Holy man, does our cheerleading club blow.
After watching them in action last week, I was embarrassed on behalf of the university.
Serious athletic cheerleading began popping up across North America in the 1980s. The majority of us got our first taste of this more gymnastic style with Bring It On’s release in 2000. And to its credit, Ryerson’s own club of high kickers has garnered second place finishes at the Ontario regional cheerleading competition and two top 10 placings at the national level since 2004.
And apparently, now they’re too good to actually cheer for any of our varsity teams. Last Friday I went to watch the women’s and men’s volleyball teams square off against Western.
Our cheer club didn’t bother showing up for the women’s match, but graced us with their presence during the more “high profile” men’s game. Although neither the crowd’s or our mascot Eggy’s repeated begging could get them off their asses.
As fans in the stands began chanting “Go Rams Go” during tight spots in the game, the cheer club used their plastic blue and yellow signs as arm rests and chin props. When the crowd cheered, stomped their feet and clapped during exciting plays, the cheer club talked amongst themselves, casually watching the game with the enthusiasm you’d expect to see in a calculus lecture.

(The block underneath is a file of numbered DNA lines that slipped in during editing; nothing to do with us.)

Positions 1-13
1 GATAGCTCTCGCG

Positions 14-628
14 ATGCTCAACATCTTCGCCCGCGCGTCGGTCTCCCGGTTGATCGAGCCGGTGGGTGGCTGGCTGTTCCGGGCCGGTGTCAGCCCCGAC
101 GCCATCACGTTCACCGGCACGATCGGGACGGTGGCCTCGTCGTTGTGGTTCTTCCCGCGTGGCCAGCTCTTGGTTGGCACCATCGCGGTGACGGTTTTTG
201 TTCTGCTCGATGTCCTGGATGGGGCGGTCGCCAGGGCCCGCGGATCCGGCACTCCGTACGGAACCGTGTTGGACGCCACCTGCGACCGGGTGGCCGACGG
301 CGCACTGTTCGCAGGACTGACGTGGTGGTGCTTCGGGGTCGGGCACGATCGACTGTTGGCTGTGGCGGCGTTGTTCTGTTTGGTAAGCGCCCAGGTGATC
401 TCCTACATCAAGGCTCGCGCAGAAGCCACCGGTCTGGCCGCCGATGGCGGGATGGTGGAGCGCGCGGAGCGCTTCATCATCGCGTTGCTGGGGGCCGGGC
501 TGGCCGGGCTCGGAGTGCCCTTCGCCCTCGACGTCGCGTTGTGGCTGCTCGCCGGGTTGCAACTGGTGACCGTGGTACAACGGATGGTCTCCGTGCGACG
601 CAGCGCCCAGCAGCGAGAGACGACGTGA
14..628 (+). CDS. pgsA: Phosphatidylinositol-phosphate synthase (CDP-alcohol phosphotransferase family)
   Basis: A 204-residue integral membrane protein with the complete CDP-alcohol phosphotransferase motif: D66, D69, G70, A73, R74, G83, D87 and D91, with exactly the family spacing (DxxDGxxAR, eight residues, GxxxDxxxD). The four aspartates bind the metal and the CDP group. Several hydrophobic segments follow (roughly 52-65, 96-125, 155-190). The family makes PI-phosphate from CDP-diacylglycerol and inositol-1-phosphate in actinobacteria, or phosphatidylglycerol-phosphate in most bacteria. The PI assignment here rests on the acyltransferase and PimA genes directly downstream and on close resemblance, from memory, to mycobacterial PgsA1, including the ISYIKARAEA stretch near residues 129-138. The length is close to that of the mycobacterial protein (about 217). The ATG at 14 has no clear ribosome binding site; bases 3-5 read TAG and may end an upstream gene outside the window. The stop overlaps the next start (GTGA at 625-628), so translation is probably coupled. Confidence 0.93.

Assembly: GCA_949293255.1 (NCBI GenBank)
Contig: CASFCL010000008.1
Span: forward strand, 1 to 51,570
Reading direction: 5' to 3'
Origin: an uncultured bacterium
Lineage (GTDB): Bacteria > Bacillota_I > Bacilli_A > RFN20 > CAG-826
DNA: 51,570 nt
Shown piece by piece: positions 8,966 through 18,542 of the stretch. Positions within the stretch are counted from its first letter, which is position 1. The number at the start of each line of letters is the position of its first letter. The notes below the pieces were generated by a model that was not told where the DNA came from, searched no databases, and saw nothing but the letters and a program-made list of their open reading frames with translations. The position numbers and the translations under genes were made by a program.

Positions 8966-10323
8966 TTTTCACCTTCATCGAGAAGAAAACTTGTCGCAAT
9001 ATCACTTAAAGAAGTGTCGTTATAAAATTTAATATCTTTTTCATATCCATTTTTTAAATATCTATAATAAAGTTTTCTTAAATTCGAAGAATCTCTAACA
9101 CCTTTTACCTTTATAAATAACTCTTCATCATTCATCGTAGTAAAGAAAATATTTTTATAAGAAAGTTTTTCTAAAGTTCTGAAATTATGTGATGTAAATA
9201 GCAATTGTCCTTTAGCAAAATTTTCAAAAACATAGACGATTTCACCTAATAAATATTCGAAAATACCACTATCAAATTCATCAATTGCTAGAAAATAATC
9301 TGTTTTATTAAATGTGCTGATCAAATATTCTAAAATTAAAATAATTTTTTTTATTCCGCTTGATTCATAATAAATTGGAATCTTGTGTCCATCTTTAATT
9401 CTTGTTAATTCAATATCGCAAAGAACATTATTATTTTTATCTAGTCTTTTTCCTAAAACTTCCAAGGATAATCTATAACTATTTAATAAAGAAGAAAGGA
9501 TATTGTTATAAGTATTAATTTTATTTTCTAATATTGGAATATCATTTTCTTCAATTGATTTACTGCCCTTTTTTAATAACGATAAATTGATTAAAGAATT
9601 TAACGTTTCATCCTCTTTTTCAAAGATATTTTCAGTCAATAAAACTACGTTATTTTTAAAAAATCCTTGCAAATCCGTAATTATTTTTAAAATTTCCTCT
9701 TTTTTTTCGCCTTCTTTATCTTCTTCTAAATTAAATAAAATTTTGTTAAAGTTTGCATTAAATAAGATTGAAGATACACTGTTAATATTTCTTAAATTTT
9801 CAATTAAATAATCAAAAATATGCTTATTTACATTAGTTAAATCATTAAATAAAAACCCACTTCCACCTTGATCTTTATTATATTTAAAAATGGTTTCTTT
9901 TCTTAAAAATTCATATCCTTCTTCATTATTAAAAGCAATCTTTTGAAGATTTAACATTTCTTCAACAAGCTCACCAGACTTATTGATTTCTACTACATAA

Our cheerleaders showed zero sign of life until after the men’s second set, when they performed a shaky and incredible dull routine to Sexyback. It was the same story on Saturday when a handful showed up to stand on the sidelines during the men’s game against Windsor (although they left well before women’s basketball).
It wasn’t the repeated falls that had me turning red. Kudos to anyone with enough guts to be launched into the air in a mini skirt, but what kind of cheerleaders flat out refuse to cheer? At this point, I’m not even asking for them to lead cheers, just participate. Or at least leave if they can’t stiffle a yawn.
Rumour has it the squad wants varsity status. Sounds great. But they’d better start supporting their fellow Rams, like other athletes do for other teams, especially given that they are — to point out the obvious
— Robyn Doolittle, EIC